Saudi Arabia 2017 | ECONOMY | INTERVIEW

TBY talks to Fozan Al Harthy, CEO of Raydan, on expansion plans, deciding to list, and expectations for the future.

Fozan Al Harthy
Fozan Al Harthy has been the CEO of Raydan since 2014. He was previously the human resource and administration director at Sawani Group in Saudi Arabia. He holds a PhD in philosophy business administration and public administration from the American University.

Raydan is a fast-growing traditional food business in Saudi Arabia. How have you built your business?

Raydan was founded in 1996 by Mansour Al-Sulami. The success story of Raydan is to provide smaller portion sizes of traditional Arabic food that is typically served in large quantities, such as a whole lamb or whole goat. These are the reasons behind our success: bringing single-portion meals to customers, ensuring it is cooked according to traditional methods, and guaranteeing freshness. We have almost 15 branches in Saudi Arabia and two branches in Egypt. We also have other concepts; we made an acquisition in 2014 of a confectionery business that produces Arabian sweets and chocolate in addition to providing catering services.

What are your immediate expansion plans, and do they call for international growth?

We already have a successful operation in Egypt. We determined all of the logistics and supply chain, and it generated excellent revenue until the currency fell. This will become a franchise in the coming months, thereby becoming an advantage. As a result of our performance in Egypt, we know we can replicate this elsewhere. We would like to expand to Kuwait, Bahrain, the UAE, and Oman, also via a franchise model. However, we first want to increase our presence in Saudi Arabia; we are currently only in Jeddah and Mecca. We have 11 branches in these two cities and also have several branches in Riyadh and Dammam. We will open one in Medina this year, two stores in Jeddah, and one more in Mecca. After 2019 we may open confectionary restaurants in Riyadh and Dammam. The market for such of food is in demand, and we are encouraged to have a wider menu to attract new people, such as children. One key thing is that our food is prepared fresh every day; nothing in the company is frozen at all. We have meat and chicken delivered fresh every day, ensuring we do not need to refrigerate for a long period.

What market forces helped you to decide to list on the new parallel capital market for SMEs (Nomu)?

We grew to the level and size required to go to Nomu, because the size of the company was almost SAR1 billion. The owner decided to separate the family from the management and install proper governance, and Nomu gave us the opportunity to do that. Growth cannot happen after a certain point with the same strategy and ideas as before. Last year we distributed a profit of SAR48 million. The growth of business continues as before, and we can still distribute more benefits to shareholders.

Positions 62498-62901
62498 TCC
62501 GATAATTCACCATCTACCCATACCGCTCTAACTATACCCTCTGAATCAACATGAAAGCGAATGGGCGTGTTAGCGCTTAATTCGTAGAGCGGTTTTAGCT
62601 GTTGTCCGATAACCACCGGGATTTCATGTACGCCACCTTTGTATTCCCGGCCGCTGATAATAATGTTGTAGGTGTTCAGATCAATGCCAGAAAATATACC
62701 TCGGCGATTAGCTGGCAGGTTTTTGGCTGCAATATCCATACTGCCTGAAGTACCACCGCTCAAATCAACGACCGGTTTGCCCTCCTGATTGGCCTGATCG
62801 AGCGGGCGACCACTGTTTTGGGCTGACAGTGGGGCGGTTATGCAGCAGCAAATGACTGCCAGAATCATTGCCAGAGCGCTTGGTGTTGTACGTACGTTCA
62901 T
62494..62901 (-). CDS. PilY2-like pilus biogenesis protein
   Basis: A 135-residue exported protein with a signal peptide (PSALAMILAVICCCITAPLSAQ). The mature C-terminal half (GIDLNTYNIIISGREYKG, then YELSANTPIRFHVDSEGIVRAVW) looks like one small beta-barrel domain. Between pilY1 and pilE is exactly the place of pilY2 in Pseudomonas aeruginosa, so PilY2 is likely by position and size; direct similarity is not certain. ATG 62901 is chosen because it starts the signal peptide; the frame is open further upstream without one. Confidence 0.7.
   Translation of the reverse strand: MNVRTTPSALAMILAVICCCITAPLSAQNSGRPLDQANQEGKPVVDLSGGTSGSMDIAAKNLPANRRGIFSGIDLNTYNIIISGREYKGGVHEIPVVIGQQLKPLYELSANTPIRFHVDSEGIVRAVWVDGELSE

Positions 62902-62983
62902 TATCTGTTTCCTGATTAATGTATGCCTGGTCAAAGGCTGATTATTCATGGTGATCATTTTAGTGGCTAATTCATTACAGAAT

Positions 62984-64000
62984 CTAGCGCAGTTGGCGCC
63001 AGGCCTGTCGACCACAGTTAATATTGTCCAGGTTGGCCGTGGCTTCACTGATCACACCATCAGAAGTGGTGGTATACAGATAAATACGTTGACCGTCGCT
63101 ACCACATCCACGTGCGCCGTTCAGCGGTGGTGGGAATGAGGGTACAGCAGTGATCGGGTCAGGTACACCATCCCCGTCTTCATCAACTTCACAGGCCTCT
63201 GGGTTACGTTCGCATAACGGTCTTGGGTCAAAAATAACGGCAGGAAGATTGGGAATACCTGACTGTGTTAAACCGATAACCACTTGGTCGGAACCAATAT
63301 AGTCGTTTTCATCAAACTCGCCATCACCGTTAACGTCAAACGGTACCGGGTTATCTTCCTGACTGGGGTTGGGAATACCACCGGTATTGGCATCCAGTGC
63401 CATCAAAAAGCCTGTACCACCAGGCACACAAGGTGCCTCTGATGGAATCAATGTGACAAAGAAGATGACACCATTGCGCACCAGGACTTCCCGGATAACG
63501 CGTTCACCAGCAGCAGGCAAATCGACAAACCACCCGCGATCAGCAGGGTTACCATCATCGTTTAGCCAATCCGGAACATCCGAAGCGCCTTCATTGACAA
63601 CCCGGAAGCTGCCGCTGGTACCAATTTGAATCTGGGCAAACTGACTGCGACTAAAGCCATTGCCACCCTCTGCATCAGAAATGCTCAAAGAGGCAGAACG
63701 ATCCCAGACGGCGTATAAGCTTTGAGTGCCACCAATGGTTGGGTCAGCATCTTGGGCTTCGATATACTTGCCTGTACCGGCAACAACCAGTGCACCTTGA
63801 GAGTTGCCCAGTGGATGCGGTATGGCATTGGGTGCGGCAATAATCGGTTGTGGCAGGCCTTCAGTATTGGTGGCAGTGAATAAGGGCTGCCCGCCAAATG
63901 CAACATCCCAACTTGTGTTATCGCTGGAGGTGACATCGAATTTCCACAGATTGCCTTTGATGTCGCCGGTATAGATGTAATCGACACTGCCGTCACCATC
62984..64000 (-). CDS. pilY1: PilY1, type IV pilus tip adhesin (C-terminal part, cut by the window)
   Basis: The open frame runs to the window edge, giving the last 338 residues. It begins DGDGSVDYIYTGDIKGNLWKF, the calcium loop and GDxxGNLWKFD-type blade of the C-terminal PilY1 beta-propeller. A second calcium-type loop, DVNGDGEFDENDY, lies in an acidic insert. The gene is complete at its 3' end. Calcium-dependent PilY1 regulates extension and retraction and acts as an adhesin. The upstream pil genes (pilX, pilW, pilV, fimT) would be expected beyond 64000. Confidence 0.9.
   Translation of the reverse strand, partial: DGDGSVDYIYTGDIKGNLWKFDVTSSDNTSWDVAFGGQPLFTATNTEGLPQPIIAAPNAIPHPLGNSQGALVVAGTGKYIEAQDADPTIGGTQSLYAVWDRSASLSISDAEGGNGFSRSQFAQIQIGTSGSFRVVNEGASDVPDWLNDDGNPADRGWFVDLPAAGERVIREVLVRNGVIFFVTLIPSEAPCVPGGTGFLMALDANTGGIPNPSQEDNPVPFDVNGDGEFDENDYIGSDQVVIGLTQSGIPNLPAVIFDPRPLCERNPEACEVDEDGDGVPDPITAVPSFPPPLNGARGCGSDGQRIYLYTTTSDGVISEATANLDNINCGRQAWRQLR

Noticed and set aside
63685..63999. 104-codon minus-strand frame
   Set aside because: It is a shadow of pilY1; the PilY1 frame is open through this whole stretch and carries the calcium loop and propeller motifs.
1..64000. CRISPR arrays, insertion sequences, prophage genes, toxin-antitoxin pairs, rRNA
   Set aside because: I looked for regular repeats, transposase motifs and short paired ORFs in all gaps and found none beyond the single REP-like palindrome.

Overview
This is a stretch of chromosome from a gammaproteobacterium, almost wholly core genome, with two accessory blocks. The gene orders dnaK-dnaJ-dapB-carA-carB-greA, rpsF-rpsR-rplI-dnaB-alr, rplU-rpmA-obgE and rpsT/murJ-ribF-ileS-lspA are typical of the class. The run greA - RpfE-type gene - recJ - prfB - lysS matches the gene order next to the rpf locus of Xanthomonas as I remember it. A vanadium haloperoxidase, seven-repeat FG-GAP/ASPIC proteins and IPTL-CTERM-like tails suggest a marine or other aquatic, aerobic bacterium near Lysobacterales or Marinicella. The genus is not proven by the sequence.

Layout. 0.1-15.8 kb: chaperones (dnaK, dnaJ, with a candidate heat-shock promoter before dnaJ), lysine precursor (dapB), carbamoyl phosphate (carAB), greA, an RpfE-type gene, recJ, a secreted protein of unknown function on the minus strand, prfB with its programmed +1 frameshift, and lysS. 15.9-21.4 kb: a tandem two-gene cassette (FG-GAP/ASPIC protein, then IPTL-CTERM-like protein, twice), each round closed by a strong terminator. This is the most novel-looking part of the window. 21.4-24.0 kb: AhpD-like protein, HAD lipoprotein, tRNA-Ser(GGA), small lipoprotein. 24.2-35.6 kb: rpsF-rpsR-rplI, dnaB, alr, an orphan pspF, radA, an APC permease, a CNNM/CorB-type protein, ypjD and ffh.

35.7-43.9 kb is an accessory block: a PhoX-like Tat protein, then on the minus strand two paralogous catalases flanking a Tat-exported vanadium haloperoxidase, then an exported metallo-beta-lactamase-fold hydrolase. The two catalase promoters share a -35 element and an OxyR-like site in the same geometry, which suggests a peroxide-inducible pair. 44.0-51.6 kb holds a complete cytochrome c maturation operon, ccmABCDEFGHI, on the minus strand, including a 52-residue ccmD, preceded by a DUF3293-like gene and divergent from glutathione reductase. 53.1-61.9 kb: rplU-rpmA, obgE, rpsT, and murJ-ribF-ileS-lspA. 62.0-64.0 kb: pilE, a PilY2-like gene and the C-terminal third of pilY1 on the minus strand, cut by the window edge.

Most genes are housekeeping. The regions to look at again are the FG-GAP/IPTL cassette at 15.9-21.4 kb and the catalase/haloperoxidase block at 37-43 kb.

Do you have any plans to move up to the main Tadawul market?

Yes, that is the plan. The law states we cannot move until we complete two years in Nomu. After that we can upgrade to the first market if we meet the requirements. We are currently implementing a new ERP system that will help us collect information and be well organized. Good intelligence makes things easier and we are also working to change the corporate identity of the company, which is the Raydan logo. We will also change many aspects of the business, like having kids meals and signing agreements with religious tourism companies to increase our share during the Hajj season. We have prepared many things.

What has been your experience with online delivery services?

We had an agreement with and worked with it for almost six months. We have our own delivery service as well, and a fleet of 54 cars for delivery. It is a great practice as the sales and revenues have increased significantly from deliveries.

What are your plans for the next 12 months and your expectations of the market in this time?

We expect to grow more than the last two quarters as the worst is now over and we expect things to settle down. We plan to have the same performance by the end of the year as we had in 2016 because of the new branches that we will open and the new initiatives that we will take. The future will be positive as the government is investing money into the economy now. The number of Hajj pilgrims will also double in size, which will also benefit us. We expect business to pick up to 2015's figures. After that, depending on the performance of the company, we expect it to improve further.